RICHMOND — About a quarter of the way through the state’s General Assembly session, Republicans thus far have flexed their strengthened muscles to advance legislation on redistricting, abortion and gun rights — with many Democrats left simply to stand and protest.
The bill would provisionally count the ballot of voters who cannot produce identification at the polls. Right now voters can simply sign a sworn statement attesting they are who they say they are.
“I don’t know why we have this bill in front of us if we don’t have documented cases of voter fraud or problems at the polling place,” said Delegate Kenneth C. Alexander, Norfolk Democrat. “This bill looks like it attempts to suppress a certain group of people or groups of people from voting. Usually it’s the elderly, the young, or students, the working poor and racial minorities.”
Similar bills have passed the House before, but this year the voter ID measure has emerged as a symbol of the frustrations of Democrats, who plan an opposition rally Tuesday in Capitol Square.
Republicans on the committee are calling the bill a simple, common-sense measure to keep intact integrity at the polls.
“I’m trying to understand what the controversy of the bill is,” said Delegate David B. Albo, Fairfax Republican. “If three people come and say they’re Dave Albo, all this bill says is we’re going to take two Dave Albos, we’re going to set ‘em aside and look at ‘em, and find out whether or not they’re legit. And if they are legit, they get counted, and if they’re not legit, they don’t get counted.”
Virginia Republicans have a super majority in the House and control of every key committee in the Senate, which often has made it seem as if they have extra votes lying around.
For example, a contentious GOP-sponsored congressional redistricting map was quickly passed and signed into law by Gov. Bob McDonnell, a Republican, after the legislature spent the better part of last year in a stalemate on the issue. And a bill that would require women to undergo ultrasound imaging before having an abortion has cleared the same Senate Education and Health Committee that killed it last year, when Democrats held a lopsided 10-5 majority.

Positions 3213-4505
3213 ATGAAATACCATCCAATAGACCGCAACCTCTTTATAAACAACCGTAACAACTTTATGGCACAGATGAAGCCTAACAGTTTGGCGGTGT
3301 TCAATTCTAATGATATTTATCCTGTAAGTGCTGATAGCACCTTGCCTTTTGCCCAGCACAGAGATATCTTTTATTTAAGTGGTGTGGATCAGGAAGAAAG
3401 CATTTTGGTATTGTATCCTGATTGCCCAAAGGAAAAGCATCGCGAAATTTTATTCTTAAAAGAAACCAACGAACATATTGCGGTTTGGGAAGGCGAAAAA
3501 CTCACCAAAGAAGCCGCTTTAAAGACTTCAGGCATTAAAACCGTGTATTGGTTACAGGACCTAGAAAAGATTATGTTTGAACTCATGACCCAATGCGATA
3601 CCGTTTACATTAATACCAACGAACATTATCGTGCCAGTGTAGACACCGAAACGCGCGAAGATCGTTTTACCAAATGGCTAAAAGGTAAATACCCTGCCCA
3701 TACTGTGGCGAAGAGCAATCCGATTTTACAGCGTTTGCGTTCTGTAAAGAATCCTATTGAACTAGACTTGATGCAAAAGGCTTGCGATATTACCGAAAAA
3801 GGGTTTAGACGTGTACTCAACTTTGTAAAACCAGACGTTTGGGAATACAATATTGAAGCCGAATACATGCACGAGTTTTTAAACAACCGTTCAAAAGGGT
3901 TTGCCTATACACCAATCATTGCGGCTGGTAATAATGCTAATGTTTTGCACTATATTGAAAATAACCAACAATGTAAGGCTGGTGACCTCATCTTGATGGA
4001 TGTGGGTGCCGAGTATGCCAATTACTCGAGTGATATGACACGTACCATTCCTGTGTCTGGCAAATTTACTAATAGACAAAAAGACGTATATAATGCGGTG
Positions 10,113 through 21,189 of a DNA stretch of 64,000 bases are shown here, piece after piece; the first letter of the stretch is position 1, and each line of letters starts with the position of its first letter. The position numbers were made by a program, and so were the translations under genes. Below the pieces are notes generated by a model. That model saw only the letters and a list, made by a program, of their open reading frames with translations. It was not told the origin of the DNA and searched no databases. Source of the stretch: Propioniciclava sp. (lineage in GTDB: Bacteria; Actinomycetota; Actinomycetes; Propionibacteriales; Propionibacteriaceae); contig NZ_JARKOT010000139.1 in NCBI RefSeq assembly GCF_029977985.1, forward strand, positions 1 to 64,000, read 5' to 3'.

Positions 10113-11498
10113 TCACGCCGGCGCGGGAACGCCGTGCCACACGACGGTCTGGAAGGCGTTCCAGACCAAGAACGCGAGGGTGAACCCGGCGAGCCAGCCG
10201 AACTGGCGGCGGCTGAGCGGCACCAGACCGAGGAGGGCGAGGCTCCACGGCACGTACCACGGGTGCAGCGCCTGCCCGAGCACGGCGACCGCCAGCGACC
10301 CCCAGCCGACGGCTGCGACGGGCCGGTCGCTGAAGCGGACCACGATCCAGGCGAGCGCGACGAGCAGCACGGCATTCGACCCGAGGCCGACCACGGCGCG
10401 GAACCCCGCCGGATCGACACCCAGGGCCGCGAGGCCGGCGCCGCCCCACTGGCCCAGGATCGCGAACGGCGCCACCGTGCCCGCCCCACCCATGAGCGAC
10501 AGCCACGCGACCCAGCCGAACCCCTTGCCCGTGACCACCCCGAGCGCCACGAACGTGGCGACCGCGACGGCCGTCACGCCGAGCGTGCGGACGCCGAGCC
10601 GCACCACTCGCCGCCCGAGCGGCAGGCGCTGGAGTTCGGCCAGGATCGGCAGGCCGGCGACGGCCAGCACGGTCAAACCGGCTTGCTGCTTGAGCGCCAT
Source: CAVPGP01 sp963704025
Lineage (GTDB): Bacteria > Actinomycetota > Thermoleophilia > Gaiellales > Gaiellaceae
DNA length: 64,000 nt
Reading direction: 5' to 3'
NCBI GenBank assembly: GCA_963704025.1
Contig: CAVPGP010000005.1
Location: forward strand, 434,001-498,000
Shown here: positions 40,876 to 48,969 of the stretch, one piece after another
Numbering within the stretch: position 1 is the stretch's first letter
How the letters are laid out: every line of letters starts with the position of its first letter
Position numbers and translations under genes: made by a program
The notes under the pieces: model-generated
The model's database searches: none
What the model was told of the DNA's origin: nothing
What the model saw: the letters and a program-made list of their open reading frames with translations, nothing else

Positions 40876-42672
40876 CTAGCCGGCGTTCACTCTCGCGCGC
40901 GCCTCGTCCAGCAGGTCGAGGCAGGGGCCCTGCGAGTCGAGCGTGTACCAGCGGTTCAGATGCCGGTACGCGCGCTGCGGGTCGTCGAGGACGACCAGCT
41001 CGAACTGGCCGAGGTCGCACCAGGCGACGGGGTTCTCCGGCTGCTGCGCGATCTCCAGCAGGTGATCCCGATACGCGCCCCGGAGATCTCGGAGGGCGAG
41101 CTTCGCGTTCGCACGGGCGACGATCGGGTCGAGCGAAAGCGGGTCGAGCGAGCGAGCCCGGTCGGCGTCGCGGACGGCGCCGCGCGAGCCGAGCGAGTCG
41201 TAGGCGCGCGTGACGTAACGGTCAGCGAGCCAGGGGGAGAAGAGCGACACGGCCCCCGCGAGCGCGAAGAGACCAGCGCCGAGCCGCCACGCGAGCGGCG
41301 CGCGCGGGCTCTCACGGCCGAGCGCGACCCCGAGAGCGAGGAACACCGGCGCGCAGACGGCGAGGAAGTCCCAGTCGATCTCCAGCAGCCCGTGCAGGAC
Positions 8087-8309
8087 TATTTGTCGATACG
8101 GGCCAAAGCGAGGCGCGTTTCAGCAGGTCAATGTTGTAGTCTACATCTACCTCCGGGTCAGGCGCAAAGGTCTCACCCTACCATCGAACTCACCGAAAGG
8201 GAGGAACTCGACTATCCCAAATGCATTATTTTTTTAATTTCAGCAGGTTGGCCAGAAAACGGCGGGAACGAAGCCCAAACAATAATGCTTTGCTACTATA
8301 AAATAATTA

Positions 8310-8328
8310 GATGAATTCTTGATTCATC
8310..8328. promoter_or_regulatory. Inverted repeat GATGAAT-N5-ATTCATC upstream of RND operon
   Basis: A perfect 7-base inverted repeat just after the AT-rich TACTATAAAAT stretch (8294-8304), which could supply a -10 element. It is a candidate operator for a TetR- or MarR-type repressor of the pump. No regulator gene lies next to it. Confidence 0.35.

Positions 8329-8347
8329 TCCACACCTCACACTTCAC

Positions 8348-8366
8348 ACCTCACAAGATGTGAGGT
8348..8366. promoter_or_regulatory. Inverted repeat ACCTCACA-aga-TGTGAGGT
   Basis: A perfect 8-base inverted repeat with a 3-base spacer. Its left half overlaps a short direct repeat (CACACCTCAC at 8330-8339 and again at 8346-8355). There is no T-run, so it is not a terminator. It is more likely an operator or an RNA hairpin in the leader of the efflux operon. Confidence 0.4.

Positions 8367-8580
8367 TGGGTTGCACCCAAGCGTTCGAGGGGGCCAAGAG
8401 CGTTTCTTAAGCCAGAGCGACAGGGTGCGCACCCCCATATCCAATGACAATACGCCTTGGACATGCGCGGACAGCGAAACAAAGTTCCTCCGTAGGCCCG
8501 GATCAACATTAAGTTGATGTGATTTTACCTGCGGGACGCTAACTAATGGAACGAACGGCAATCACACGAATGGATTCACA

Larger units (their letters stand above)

Senate Caucus Chairman Ryan T. McDougle, Hanover Republican, said he has been pleased with the results thus far, attributing it in part to an organizational shakeup Republicans implemented at the start of session.
“Unlike in previous years, where bills weren’t heard if the majority party or the chairman didn’t want them to be or sent to special subcommittees never to be seen again, we’re seeing bills, even ones the chair or majority party don’t like,” he said. “I think there has been a real change in culture in how we’re doing things. If you look at the committees … they’re representative of the body. They’re not slanted 10-5 to one party.”
Still, Democrats used their 20 votes in the Senate last week to win a standoff that had threatened to prevent the body from conducting any other business. Lt. Gov. Bill Bolling, a Republican, has ruled that his all-important tie-breaking vote does not extend to such issues as the state budget or electing judges.
“I think it’s the acknowledgment of some Republicans that 20 does not equal 21, and that the Senate is meant to be a collaborative body, and we were able to come together on that issue,” said Democratic Caucus Chairman A. Donald McEachin of Henrico. “That holds true for the conduct of the entire Senate.”View Entire Story
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David Sherfinski covers politics for The Washington Times. He can be reached at email@example.com.
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